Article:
(1) An attendant must be in the facility at all times when residents are in the facility.

  (2) Attendants are not precluded from performing other functions as required by the facility.

(c) Staffing.

  (1) A facility must develop and implement staffing policies, which require staffing ratios based upon the needs of the residents, as identified in their service plans.

  (2) Prior to admission, a facility must disclose, to prospective residents and their families, the facility's normal 24-hour staffing pattern and post it monthly in accordance with §553.271 of this subchapter (relating to Postings).

  (3) A facility must have sufficient staff to:

    (A) maintain order, safety, and cleanliness;

    (B) assist with medication regimens;

    (C) prepare and serve meals that meet the daily nutritional and special dietary needs of each resident, in accordance with each resident's service plan;

    (D) assist with laundry;

    (E) assure that each resident receives the kind and amount of supervision and care required to meet his basic needs; and

    (F) ensure safe evacuation of the facility in the event of an emergency.

  (4) A facility must meet the staffing requirements described in this subparagraph.

    (A) Type A facility: Night shift staff in a small facility must be immediately available. In a large facility, the staff must be immediately available and awake.

    (B) Type B facility: Night shift staff must be immediately available and awake, regardless of the number of licensed beds.

(d) Staff training. The facility must document that staff members are competent to provide personal care before assuming responsibilities and have received the following training.

  (1) All staff members must complete four hours of orientation before assuming any job responsibilities. Training must cover, at a minimum, the following topics:

    (A) reporting of abuse and neglect;

    (B) confidentiality of resident information;

    (C) universal precautions;

    (D) conditions about which they should notify the facility manager;

    (E) residents' rights; and

    (F) emergency and evacuation procedures.

  (2) Attendants must complete 16 hours of on-the-job supervision and training within the first 16 hours of employment following orientation. Training must include:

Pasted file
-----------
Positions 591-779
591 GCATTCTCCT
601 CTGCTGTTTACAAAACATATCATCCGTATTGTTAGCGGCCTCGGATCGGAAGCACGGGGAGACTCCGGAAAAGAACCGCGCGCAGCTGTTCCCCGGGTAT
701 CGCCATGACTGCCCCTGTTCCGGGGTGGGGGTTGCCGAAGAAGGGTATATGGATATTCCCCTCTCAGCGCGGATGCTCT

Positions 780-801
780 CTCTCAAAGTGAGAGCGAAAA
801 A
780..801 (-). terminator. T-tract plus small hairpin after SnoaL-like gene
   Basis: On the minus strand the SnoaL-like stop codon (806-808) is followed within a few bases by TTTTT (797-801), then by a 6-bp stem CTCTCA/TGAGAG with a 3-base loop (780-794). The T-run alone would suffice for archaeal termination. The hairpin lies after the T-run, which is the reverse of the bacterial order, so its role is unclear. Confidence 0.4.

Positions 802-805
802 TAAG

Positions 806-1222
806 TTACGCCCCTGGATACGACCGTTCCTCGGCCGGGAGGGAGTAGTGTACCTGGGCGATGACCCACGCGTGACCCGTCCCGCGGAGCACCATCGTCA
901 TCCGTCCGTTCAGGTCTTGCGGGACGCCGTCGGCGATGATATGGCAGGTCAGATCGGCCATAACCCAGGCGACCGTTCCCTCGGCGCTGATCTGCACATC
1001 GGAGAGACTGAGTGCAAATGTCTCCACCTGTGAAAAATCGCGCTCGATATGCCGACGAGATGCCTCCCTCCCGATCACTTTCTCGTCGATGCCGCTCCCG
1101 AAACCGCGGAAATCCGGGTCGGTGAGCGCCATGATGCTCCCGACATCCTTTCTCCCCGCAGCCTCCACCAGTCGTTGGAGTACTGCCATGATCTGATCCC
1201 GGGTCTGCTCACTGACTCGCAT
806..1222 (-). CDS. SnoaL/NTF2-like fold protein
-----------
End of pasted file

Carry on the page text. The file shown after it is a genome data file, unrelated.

(A) providing assistance with the activities of daily living;

    (B) resident's health conditions and how they may affect provision of tasks;

    (C) safety measures to prevent accidents and injuries;

    (D) emergency first aid procedures, such as the Heimlich maneuver and actions to take when a resident falls, suffers a laceration, or experiences a sudden change in physical or mental status;

    (E) managing disruptive behavior;

    (F) behavior management, for example, prevention of aggressive behavior and de-escalation techniques, practices to decrease the frequency of the use of restraint, and alternatives to restraints; and

    (G) fall prevention.

  (3) Direct care staff must complete six documented hours of education annually, based on each employee's hire date. Staff must complete one hour of annual training in fall prevention and one hour of training in behavior management, for example, prevention of aggressive behavior and de-escalation techniques, practices to decrease the frequency of the use of restraint, and alternatives to restraints. Training for these subjects must be competency-based. Subject matter must address the unique needs of the facility. Suggested topics include:

    (A) promoting resident dignity, independence, individuality, privacy, and choice;

    (B) resident rights and principles of self-determination;

    (C) communication techniques for working with residents with hearing, visual, or cognitive impairment;

    (D) communicating with families and other persons interested in the resident;

    (E) common physical, psychological, social, and emotional conditions and how these conditions affect residents' care;

    (F) essential facts about common physical and mental disorders, for example, arthritis, cancer, dementia, depression, heart and lung diseases, sensory problems, or stroke;

    (G) cardiopulmonary resuscitation;